A Vindication of the Rights of Woman | Study Guide

Mary Wollstonecraft

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Course Hero. "A Vindication of the Rights of Woman Study Guide." Course Hero. 29 Nov. 2017. Web. 17 July 2018. <https://www.coursehero.com/lit/A-Vindication-of-the-Rights-of-Woman/>.

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Course Hero. (2017, November 29). A Vindication of the Rights of Woman Study Guide. In Course Hero. Retrieved July 17, 2018, from https://www.coursehero.com/lit/A-Vindication-of-the-Rights-of-Woman/

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Course Hero. "A Vindication of the Rights of Woman Study Guide." November 29, 2017. Accessed July 17, 2018. https://www.coursehero.com/lit/A-Vindication-of-the-Rights-of-Woman/.

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Course Hero, "A Vindication of the Rights of Woman Study Guide," November 29, 2017, accessed July 17, 2018, https://www.coursehero.com/lit/A-Vindication-of-the-Rights-of-Woman/.

A Vindication of the Rights of Woman | Summary

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Summary

Note, Advertisement, and Introduction

The publication begins with a brief note from Wollstonecraft to Charles Maurice de Talleyrand-Périgord, a French statesman, whom she hopes will change his mind about women's education after reading her book. Wollstonecraft introduces her main argument: adult women's faults and deficiencies are the result of the inadequate education they receive.

Chapters 1–6

Wollstonecraft places her argument in the context of societal ideas of the time: the value of liberty and the rejection of "hereditary honors, riches, and monarchy." She claims the differences between women and men are because of the poor methods of teaching that girls receive. While acknowledging the physical superiority of men, she complains the supervision of girls' physical activities are so restrictive that their bodies are even weaker than necessary. She refutes the idea girls naturally prefer dolls and quiet activities.

Wollstonecraft argues women are "degraded" by society through poor education, lack of respect, and limited choices as adults. She objects that English society encourages women to dwell solely on "sensation," emotion, or sentiment rather than logic and abstract reasoning. Responding to other writers who have written about women, including Jean-Jacques Rousseau, Scottish minister Dr. Fordyce, physician Dr. Gregory, and many others, Wollstonecraft describes what she perceives as the "great advantages" of a good education and decries many supposedly feminine behaviors that she believes are actually the result of the limited education provided for women. A better-educated woman, she argues, would be a better wife and mother.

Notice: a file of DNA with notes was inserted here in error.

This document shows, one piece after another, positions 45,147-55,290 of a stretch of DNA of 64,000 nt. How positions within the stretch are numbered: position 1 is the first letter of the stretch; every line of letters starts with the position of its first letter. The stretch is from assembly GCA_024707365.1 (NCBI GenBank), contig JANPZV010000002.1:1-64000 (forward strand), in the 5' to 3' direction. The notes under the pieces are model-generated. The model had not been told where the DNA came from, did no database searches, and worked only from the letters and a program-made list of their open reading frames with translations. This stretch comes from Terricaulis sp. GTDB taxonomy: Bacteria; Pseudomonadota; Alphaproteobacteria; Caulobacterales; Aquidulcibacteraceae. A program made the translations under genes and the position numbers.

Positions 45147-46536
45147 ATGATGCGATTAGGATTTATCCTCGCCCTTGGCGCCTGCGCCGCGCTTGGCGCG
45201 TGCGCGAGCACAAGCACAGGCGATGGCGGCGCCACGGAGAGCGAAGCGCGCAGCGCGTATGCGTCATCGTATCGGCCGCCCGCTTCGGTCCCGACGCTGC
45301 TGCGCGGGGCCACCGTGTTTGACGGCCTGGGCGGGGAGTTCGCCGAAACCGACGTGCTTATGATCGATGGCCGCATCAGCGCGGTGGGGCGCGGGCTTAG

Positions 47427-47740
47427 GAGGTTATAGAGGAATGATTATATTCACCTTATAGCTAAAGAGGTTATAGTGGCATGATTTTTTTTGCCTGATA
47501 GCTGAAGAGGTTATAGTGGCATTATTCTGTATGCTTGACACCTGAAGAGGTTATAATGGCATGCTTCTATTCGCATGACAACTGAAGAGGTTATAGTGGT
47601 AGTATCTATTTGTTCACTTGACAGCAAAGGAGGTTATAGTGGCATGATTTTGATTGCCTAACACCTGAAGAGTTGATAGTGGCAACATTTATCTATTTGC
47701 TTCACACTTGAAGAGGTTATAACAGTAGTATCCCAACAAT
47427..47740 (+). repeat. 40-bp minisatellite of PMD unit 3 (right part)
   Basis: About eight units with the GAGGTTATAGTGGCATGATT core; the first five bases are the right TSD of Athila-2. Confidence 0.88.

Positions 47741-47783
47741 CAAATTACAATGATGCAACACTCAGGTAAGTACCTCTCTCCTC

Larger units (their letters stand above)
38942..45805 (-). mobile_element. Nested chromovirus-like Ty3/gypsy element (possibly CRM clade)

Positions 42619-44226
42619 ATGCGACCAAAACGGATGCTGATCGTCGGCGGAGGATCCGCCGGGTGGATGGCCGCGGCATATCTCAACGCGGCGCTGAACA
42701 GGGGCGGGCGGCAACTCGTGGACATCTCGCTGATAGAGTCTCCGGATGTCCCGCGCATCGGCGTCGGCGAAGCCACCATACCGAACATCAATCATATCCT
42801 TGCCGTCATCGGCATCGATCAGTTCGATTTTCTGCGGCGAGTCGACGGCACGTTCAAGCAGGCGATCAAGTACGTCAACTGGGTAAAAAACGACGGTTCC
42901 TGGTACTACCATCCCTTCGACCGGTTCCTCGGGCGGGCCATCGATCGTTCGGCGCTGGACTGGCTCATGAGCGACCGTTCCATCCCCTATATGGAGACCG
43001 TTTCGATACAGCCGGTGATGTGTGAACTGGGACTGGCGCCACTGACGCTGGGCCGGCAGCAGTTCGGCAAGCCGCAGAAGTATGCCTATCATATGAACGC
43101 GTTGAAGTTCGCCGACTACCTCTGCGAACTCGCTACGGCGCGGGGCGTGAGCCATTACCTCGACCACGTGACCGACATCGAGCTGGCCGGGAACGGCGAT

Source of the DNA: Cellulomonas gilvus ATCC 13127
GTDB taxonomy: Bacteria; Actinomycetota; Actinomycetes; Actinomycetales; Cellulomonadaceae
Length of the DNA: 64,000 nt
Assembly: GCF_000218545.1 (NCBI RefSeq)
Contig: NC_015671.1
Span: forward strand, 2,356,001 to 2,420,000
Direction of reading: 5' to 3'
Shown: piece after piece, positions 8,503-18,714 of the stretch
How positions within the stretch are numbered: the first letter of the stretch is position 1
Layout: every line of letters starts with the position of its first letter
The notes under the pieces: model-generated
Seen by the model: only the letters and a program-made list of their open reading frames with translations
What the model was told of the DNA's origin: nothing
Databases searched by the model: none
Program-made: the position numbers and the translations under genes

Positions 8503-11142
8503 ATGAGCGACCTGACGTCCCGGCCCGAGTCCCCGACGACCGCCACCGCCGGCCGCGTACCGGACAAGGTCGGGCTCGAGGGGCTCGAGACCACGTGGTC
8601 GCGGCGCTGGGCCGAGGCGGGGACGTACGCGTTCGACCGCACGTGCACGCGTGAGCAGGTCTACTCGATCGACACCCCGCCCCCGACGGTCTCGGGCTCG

Chapters 7–11

Wollstonecraft writes about "modesty," which she defines both as sexual modesty and also a personal modesty in which the mental image of one's self is not inflated, but realistic. She insists men and women need both types of modesty.

Discussing women and politics, Wollstonecraft argues women need voices that speak for them in government. While calling on society to treat all working women better, she also suggests that society open a wide variety of careers to women, including medicine, business, and more.

Obsessively strict or tyrannical parents receive special criticism. She argues women would be more reasoned and patient mothers if they received a better education. Wollstonecraft believes children owe some respect and duty to their parents, but that they should not be expected to demonstrate "blind obedience."

Chapters 12–13

Many readers may recognize standards of today's education systems in Wollstonecraft's detailed outline of a reform plan for national education in late 18th century England. She proposes coeducational day schools where all children under nine years old can study together, followed by different educational options for those planning on various careers or those who will pursue higher education.

In the final chapter she criticizes women for foolish choices but reiterates her belief these are the result of ignorance and poor education rather than a fundamental weakness of women. She asks men to either help women obtain a better education or be more tolerant of such weaknesses as visiting con-artists who portray themselves as doctors or being influenced by romance novels.

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